Much of the discussion on the relationship between airport and economic development surrounds four key sub-topics: public finance, economic development, transportation and agglomerate economics, and airports in general. Airports can be considered impure public goods; therefore, in order to completely understand their worth, it is necessary to determine each individual’s marginal utility that results from the presence of a runway (Green, 2007). Economic development is often linked with infrastructure development, which means that airports are expected to further the development of the economies of the surrounding regions. Transportation in general affects the development of cities, with air travel having a large stake in both short and long distance transportation. Finally, airport economics have often included pricing and congestion issues in the past, but these issues can be combined with the economic impact of airports to gain a better understanding of urban development in the context of airport development (Green, 2007).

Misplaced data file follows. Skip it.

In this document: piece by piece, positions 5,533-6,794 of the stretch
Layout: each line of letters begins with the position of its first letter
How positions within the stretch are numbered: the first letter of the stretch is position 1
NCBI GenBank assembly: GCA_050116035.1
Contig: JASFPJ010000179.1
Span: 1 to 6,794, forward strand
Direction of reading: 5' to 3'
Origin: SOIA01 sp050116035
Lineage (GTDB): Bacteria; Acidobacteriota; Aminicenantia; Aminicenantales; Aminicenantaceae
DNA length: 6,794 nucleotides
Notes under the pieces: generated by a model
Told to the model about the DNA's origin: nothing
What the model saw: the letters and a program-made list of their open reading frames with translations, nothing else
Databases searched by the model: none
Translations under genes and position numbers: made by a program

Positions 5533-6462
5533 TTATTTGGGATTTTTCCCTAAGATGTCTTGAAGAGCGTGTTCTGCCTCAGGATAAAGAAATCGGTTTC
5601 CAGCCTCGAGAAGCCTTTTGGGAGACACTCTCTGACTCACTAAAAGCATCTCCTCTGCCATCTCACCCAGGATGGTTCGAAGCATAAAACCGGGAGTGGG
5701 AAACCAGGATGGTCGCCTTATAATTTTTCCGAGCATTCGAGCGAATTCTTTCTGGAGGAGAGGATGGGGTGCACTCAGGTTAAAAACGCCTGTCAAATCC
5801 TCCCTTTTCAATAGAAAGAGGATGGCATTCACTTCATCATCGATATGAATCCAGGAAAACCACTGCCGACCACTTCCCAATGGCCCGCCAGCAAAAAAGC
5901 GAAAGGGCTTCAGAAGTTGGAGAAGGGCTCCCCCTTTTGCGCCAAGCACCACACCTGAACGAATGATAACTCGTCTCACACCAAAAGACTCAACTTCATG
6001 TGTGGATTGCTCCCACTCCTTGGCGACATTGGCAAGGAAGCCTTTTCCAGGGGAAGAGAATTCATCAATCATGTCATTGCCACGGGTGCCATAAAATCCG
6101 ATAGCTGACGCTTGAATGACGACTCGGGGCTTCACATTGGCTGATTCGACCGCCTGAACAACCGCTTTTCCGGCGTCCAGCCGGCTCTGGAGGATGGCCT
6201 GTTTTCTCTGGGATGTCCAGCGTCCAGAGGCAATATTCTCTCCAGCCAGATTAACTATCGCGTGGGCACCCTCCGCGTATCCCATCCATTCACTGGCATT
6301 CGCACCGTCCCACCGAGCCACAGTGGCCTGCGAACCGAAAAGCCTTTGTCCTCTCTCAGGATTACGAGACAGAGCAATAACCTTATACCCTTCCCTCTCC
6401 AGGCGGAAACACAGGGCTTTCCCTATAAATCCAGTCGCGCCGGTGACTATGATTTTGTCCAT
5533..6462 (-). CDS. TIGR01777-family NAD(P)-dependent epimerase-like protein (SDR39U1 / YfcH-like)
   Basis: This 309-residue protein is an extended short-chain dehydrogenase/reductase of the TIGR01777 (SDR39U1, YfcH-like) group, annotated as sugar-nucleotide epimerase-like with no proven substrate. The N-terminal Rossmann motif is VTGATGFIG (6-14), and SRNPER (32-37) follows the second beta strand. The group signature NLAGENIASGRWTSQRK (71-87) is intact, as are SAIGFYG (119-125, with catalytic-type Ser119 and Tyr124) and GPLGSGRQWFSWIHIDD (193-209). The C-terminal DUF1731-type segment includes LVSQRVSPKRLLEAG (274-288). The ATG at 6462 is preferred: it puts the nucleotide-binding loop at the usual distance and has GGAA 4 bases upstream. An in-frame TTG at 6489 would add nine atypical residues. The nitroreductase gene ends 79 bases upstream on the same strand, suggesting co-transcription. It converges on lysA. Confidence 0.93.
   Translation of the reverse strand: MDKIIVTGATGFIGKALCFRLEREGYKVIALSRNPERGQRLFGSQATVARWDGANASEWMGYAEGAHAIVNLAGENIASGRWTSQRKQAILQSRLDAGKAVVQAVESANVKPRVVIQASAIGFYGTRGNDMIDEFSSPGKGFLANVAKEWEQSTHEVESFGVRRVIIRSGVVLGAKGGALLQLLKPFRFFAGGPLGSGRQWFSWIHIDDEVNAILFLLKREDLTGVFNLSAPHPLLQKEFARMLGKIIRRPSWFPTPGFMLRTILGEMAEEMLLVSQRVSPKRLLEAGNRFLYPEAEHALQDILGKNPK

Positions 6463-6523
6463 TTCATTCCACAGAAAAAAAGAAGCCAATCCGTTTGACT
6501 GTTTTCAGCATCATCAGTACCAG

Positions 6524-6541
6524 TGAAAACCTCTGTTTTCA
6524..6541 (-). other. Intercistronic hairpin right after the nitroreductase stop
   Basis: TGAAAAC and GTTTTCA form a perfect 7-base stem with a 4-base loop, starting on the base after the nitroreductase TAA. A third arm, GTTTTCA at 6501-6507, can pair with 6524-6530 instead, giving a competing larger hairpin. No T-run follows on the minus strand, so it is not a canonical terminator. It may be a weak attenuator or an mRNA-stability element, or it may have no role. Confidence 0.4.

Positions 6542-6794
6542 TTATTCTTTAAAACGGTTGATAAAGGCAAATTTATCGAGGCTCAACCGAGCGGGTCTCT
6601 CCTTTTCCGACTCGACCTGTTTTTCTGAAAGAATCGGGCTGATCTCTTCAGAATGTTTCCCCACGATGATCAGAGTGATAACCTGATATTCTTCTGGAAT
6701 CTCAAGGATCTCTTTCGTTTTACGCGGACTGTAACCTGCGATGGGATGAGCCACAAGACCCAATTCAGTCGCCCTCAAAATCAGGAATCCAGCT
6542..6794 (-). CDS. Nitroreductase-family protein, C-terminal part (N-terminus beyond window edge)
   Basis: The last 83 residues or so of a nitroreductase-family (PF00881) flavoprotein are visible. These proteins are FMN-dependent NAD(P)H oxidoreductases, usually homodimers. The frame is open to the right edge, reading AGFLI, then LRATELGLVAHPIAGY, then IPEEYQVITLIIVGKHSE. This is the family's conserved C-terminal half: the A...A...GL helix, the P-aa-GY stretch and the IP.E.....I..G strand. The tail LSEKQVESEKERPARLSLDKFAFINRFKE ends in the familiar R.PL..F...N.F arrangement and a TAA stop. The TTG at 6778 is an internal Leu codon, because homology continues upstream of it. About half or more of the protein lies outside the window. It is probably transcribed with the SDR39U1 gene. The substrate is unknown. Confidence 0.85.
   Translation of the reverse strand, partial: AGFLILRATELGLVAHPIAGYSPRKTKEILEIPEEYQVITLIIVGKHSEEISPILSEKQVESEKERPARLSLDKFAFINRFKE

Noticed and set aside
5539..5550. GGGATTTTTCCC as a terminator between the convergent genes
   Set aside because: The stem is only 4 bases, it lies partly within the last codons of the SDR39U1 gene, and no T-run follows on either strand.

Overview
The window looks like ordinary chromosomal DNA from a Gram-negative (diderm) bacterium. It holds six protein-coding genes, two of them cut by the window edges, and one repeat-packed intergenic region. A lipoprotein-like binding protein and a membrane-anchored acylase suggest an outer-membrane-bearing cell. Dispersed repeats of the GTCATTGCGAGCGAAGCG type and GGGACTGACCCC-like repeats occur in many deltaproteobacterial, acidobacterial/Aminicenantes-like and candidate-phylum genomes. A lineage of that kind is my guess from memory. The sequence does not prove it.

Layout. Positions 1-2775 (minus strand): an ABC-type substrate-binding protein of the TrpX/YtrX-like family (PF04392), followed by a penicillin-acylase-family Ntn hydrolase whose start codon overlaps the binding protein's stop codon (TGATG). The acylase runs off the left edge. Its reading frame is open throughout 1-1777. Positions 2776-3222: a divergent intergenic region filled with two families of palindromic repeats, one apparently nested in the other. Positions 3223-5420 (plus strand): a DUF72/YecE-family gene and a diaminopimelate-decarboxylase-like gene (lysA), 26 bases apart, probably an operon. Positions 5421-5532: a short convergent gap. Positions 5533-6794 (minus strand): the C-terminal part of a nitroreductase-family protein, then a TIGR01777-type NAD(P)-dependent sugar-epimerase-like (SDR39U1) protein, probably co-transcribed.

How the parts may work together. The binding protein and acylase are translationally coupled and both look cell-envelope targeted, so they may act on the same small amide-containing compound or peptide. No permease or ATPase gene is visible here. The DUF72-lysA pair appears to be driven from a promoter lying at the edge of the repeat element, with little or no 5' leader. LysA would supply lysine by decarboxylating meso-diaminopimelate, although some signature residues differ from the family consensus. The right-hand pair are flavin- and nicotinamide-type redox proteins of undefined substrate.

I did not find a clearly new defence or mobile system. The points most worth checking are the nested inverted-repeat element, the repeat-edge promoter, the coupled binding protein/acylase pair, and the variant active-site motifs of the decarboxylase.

Economists have reached a general consensus that airports do share a relationship with economic development, but the exact cause-and-effect relationship is unclear and depends on many factors. For example, Yao and Yang (2008/07) found, based on a study of the Chinese economy, that a 10% population density increase in population density causes a 1.7% increase in air passenger volume and a 1.2% increase in air cargo. This specific relationship analyzes the effect that economic development has on airport development. On the other hand, according to a study performed by Benell and Prentice (1993), in order to create a one person-year of employment, the average number of additional air-travel passengers must increase by 1126, based on a sample set of airports in Canada. Each one of these additional passengers is expected to add a monetary value of approximately $78.08 to the economy (Benell and Prentice, 1993). In contrast with the previous relationship developed in the research focused on China, this Canadian research addresses the impact of airport development on economic development. A cause-and-effect relationship between airport and economic development is observed in both directions. For example, economic expansion can increase airport demand. An increase in airport capacity then raises productivity and/or demand in other sectors of the economy.